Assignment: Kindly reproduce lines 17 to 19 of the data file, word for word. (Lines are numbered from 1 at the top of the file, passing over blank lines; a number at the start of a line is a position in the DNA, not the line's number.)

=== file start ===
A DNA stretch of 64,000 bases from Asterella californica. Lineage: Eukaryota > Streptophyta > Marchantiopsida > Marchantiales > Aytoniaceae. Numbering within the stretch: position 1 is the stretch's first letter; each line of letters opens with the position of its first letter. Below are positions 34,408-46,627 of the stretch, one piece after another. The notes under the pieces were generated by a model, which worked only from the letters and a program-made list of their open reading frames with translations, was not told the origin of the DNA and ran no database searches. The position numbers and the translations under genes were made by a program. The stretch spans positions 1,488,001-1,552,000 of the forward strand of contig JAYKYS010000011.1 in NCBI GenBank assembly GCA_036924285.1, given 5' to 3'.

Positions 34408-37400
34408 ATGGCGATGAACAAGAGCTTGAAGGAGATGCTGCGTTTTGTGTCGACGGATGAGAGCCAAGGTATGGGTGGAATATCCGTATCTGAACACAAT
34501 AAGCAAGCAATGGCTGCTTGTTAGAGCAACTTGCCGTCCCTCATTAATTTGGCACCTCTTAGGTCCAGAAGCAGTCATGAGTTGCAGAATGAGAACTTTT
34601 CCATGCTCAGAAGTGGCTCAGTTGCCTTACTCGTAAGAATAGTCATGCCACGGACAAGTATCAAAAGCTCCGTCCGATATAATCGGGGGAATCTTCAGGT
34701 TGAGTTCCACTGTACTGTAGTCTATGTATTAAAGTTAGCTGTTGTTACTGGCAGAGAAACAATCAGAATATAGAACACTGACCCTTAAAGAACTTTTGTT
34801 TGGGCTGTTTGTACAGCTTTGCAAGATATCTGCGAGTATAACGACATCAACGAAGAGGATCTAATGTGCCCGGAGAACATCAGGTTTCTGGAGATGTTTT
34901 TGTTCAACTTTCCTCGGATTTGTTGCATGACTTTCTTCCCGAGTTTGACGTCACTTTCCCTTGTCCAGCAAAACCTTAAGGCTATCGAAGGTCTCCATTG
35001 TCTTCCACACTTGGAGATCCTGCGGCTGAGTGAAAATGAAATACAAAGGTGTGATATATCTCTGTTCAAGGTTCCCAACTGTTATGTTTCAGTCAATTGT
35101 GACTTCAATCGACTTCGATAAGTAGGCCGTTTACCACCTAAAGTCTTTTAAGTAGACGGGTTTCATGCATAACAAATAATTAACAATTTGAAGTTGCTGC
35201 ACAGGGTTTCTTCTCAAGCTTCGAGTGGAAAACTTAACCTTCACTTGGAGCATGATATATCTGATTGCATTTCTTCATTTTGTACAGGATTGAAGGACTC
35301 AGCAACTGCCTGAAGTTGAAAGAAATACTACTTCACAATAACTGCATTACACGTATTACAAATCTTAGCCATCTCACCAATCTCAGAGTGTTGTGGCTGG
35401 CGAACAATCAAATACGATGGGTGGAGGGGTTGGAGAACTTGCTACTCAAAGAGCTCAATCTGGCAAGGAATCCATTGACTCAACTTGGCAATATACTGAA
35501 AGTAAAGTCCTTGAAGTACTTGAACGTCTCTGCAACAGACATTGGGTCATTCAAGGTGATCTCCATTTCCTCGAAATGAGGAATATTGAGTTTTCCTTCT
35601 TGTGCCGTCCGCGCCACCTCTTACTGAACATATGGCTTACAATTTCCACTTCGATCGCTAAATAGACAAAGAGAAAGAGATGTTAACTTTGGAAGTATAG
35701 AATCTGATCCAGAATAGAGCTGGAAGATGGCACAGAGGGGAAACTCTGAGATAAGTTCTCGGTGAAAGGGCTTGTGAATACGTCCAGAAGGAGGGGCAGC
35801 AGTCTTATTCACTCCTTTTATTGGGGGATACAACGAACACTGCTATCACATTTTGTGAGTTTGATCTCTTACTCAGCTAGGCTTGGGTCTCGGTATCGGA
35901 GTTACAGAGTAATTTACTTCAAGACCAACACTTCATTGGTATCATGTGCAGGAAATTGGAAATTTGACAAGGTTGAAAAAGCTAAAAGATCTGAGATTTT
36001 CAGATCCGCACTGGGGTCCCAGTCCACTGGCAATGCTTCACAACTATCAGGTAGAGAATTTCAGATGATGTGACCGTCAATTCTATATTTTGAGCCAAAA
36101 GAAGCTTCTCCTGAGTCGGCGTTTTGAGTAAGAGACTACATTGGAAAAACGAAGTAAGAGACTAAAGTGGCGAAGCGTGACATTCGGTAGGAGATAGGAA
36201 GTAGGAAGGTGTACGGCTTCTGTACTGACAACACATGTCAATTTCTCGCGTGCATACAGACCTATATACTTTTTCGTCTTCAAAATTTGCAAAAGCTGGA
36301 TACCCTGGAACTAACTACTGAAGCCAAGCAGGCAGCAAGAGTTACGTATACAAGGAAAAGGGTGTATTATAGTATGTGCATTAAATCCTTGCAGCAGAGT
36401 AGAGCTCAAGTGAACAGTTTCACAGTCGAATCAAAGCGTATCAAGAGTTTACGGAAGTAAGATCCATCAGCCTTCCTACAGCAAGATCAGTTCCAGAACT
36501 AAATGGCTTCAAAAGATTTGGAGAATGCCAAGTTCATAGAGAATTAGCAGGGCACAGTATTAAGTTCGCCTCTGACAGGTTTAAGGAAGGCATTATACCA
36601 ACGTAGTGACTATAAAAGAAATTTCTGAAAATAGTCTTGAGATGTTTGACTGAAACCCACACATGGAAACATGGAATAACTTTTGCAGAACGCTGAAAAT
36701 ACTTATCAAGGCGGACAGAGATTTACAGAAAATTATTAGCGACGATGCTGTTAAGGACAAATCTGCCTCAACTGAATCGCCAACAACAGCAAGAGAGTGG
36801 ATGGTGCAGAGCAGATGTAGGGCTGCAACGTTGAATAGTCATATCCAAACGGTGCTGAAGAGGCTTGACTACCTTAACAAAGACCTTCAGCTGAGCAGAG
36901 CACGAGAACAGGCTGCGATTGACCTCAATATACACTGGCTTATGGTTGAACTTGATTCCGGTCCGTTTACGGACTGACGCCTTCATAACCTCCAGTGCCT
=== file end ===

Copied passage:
35801 AGTCTTATTCACTCCTTTTATTGGGGGATACAACGAACACTGCTATCACATTTTGTGAGTTTGATCTCTTACTCAGCTAGGCTTGGGTCTCGGTATCGGA
35901 GTTACAGAGTAATTTACTTCAAGACCAACACTTCATTGGTATCATGTGCAGGAAATTGGAAATTTGACAAGGTTGAAAAAGCTAAAAGATCTGAGATTTT
36001 CAGATCCGCACTGGGGTCCCAGTCCACTGGCAATGCTTCACAACTATCAGGTAGAGAATTTCAGATGATGTGACCGTCAATTCTATATTTTGAGCCAAAA